Downward trend in the remuneration of CEOs of Belgian listed companies

European survey of the remuneration of senior executives of 899 listed companies

The CEOs of Belgian listed companies earn less than their French, German, Swiss and UK counterparts. What’s more, 40% of the Belgian companies have seen their top salaries drop over the past three years. Lastly, the CEOs receiving higher remunerations were those of companies that have fragmented shareholderships, predominantly international boards of directors, and executives with extensive networks.

This was revealed in the annual survey of the salaries of the CEOs of listed companies carried out by the Executive Remuneration Research Centre at Vlerick Business School. This year, an eleven-member team led by Professor Xavier Baeten and the Researcher Bettina De Ruyck analysed the remuneration reports from 899 listed companies. This edition included all companies that are part of the STOXX Europe 600 index, which expanded the sample to 15 countries. These companies represent 90% of the freely traded shares on European markets. In fact, the survey included all of the listed companies in Belgium and the Netherlands.

The survey analysed not only the remuneration levels but also the packages’ structures and the performance indicators used. This year, the survey looked specifically at the link between the CEOs’ remunerations and their respective boards’ compositions.

As regards the remuneration levels, the CEOs of the Belgian listed companies were shown to be earning significantly less than their French, German, Swiss, and UK counterparts, but approximately the same as those in Southern Europe. Only the CEOs of the Scandinavian listed companies earned less than those in Belgium. The median salaries (fixed + bonus + long-term remuneration) for the Bel 20, Bel Mid, and Bel Small companies all decreased over the past year. In 2018, the median salaries were EUR 1,875,000 in the Bel 20, EUR 690,000 in the Bel Mid, and EUR 465,000 in the Bel Small.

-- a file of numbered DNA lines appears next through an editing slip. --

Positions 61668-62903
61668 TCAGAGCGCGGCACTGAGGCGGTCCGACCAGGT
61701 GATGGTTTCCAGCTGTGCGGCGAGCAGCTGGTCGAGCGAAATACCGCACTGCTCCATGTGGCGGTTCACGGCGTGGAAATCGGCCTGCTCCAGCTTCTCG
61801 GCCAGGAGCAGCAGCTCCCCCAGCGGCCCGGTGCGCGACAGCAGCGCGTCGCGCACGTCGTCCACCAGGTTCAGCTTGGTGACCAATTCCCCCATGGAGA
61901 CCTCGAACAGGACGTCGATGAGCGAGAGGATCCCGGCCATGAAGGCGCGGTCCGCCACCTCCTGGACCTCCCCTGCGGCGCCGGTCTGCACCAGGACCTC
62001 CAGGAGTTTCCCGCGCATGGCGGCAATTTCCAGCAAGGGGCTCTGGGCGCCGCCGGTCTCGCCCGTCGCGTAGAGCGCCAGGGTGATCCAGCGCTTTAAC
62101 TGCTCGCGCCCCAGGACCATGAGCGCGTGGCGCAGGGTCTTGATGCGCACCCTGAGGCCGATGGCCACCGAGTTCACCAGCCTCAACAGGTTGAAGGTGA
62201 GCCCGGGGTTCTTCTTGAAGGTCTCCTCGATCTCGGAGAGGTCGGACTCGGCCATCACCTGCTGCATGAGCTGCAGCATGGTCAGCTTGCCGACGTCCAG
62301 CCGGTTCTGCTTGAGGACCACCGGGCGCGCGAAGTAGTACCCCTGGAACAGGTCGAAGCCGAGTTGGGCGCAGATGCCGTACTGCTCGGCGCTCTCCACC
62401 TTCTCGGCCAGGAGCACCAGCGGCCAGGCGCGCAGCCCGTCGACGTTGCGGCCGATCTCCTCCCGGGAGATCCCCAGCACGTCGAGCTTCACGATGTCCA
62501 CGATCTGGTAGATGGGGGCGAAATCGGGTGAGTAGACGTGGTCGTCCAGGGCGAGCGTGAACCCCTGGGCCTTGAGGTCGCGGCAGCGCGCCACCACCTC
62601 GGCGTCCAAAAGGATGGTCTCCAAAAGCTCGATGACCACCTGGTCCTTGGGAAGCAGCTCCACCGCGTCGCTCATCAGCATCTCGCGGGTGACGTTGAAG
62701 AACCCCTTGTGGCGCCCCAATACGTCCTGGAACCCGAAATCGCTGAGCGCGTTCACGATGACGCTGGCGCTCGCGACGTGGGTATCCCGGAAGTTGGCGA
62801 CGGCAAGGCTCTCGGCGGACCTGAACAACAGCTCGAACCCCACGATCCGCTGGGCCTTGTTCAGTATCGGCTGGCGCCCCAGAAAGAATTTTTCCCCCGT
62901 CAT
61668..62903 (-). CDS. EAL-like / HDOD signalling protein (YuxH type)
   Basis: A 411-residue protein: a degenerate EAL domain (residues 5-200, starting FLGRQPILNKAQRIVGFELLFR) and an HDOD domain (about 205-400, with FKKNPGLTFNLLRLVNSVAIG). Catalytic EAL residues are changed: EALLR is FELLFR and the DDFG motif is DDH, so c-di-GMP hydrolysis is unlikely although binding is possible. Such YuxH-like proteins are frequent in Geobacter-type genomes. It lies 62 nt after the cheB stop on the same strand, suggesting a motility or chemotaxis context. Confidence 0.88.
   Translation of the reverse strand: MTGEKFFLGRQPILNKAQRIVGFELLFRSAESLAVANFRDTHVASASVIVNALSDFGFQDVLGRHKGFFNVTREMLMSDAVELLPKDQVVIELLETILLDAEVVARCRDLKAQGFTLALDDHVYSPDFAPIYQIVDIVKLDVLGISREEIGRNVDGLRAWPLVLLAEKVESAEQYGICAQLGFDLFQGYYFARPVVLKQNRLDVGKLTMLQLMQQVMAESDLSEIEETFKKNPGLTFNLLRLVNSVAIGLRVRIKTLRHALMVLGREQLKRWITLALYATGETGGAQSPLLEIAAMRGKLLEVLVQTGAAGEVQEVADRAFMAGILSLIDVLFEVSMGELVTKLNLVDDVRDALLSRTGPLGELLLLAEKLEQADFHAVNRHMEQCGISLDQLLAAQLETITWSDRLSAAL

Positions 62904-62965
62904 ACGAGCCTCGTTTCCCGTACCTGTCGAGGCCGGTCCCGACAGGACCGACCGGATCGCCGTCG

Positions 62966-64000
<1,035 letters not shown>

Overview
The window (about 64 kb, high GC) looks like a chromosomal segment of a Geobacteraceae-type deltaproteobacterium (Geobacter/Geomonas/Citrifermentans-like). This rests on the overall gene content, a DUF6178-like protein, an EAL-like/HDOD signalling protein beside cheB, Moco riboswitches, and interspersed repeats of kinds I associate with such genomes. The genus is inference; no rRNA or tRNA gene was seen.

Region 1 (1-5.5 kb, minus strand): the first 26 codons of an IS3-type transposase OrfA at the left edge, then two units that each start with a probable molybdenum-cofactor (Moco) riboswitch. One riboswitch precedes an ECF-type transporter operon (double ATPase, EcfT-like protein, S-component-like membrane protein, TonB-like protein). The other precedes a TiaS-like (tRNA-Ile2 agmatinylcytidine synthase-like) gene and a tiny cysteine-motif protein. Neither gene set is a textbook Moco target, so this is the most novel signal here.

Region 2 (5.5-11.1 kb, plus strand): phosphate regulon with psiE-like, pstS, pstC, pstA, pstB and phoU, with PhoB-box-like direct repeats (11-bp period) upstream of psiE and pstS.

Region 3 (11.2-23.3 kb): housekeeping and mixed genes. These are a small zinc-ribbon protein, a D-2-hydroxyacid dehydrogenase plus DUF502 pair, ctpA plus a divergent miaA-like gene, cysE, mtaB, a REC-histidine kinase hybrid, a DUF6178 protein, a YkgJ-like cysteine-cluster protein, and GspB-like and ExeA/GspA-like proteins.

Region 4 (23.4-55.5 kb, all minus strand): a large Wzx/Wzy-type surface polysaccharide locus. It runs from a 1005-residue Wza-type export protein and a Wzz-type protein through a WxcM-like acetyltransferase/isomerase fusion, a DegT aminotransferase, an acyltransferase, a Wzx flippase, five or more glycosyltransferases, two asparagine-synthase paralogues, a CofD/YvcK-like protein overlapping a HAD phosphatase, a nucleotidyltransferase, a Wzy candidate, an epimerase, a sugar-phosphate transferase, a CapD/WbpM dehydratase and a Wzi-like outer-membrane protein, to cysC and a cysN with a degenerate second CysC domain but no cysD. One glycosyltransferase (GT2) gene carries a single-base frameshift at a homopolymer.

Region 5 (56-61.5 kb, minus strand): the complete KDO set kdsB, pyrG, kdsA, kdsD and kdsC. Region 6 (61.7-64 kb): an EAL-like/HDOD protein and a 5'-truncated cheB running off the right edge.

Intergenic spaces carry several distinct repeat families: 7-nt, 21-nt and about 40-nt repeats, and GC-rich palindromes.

Xavier Baeten, Professor in Reward & Sustainability: “Nevertheless, this does not have to be an argument for raising salaries. We have found that the better-performing companies pay their CEOs relatively lower salaries. We also found a positive link between the level of the CEOs’ salaries and the fragmentation of the shareholdership, which reflects the CEOs’ dominant positions relative to the shareholders.”

An important innovation in the Belgian Corporate Governance Code is that the board of directors must determine a minimum amount that the senior executives must hold continuously in the form of shares. This practice is by no means widespread in Belgium; only 6% of companies require it today. It is much more common in the Netherlands (36%), France (49%), and the United Kingdom (96%).”

It is noteworthy that companies usually determine this amount in accordance with the fixed salary. As a rule, a CEO should hold an equivalent of twice their annual salary in the form of shares.

Finally, this survey looked specifically at the relationships between the boards’ compositions and their CEOs’ remunerations. First of all, it revealed that 36% of the directors in Belgium are female, and that the directors’ average age is 59. Furthermore, CEOs received higher remunerations in companies where more nationalities are represented on the board, and also where the directors have more extensive networks. Surprisingly, employee representation on the boards had no impact on the CEOs’ remuneration levels.

About the Executive Remuneration survey
Every year, Vlerick Business School’s Research Team analyses the remuneration reports from listed companies. From this year onwards, the survey is focusing on the companies that are part of the STOXX Europe 600 index and includes all the listed companies of Belgium and the Netherlands. The survey covers the following countries: Belgium, the Netherlands, France, Germany, the United Kingdom, Switzerland, Sweden, Norway, Denmark, Finland, Spain, Italy, Portugal, the Czech Republic and Austria. It analyses almost all remuneration characteristics, including remuneration levels, remuneration instruments, the underlying criteria, the shareholders’ voting behaviour, and the companies’ disclosure practices. The reported results relate to 2018. 

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